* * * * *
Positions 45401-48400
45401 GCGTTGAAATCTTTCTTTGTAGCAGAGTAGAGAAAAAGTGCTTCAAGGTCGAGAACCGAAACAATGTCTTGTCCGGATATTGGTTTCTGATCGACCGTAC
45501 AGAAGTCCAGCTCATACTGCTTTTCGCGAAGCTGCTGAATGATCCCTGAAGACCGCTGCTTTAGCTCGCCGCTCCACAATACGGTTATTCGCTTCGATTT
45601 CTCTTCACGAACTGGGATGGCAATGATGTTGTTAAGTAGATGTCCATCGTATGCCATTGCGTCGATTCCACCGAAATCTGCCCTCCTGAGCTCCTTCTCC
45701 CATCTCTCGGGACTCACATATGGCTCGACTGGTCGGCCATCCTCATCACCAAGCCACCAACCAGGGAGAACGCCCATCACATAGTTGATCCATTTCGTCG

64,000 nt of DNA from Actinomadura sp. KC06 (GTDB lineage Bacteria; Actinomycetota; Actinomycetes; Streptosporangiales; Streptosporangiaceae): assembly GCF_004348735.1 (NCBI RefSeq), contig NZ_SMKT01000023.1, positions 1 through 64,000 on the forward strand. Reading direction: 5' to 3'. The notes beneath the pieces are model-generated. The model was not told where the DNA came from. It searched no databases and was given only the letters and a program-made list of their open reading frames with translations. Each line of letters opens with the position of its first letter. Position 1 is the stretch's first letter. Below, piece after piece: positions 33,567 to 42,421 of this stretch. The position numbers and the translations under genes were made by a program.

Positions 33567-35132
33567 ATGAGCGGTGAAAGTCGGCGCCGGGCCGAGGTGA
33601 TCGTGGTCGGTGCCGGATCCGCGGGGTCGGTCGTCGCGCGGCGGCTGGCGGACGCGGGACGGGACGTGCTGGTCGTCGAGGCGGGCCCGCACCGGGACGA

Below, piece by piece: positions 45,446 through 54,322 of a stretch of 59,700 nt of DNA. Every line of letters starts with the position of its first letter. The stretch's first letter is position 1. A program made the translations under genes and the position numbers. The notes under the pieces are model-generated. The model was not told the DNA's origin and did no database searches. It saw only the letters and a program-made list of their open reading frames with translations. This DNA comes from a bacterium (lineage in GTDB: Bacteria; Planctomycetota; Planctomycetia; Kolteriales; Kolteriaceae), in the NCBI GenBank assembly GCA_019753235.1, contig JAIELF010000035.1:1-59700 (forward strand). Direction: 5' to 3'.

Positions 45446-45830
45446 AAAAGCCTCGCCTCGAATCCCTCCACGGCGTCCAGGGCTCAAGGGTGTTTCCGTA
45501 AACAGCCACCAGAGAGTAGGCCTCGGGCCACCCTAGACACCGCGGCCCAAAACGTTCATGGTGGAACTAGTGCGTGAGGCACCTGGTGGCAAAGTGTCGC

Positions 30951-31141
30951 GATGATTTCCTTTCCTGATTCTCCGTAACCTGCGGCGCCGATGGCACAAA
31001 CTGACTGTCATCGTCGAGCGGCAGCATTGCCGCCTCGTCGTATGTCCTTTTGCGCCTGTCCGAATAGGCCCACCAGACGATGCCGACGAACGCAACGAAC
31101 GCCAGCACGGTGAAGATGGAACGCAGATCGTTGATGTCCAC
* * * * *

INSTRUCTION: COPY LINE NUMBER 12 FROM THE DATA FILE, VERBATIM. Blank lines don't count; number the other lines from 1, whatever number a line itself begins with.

45446 AAAAGCCTCGCCTCGAATCCCTCCACGGCGTCCAGGGCTCAAGGGTGTTTCCGTA